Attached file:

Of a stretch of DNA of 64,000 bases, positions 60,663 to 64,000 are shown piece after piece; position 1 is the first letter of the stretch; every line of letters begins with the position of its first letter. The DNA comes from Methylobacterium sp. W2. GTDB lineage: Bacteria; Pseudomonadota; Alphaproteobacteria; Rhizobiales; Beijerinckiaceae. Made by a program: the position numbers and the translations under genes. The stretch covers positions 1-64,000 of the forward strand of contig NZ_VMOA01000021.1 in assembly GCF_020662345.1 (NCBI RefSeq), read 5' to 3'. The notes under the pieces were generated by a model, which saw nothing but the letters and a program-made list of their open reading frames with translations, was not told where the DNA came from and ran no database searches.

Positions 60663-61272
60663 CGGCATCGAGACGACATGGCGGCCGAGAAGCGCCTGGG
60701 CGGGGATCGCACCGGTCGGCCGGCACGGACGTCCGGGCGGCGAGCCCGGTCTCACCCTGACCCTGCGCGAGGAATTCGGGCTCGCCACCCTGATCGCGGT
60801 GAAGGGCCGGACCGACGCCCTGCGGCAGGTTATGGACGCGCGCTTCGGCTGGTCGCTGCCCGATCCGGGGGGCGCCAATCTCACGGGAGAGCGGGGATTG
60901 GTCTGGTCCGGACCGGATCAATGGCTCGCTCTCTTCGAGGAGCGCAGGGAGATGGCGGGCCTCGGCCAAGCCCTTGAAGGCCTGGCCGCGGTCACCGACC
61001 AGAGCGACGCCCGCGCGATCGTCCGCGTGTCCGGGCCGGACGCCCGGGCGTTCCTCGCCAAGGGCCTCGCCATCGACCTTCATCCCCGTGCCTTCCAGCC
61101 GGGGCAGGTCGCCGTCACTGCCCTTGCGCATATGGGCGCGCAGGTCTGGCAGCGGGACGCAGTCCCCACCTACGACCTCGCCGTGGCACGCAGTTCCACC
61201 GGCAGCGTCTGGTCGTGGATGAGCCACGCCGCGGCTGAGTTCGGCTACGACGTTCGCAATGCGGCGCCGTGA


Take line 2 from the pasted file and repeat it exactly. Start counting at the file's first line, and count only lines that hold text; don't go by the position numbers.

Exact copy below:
Positions 60663-61272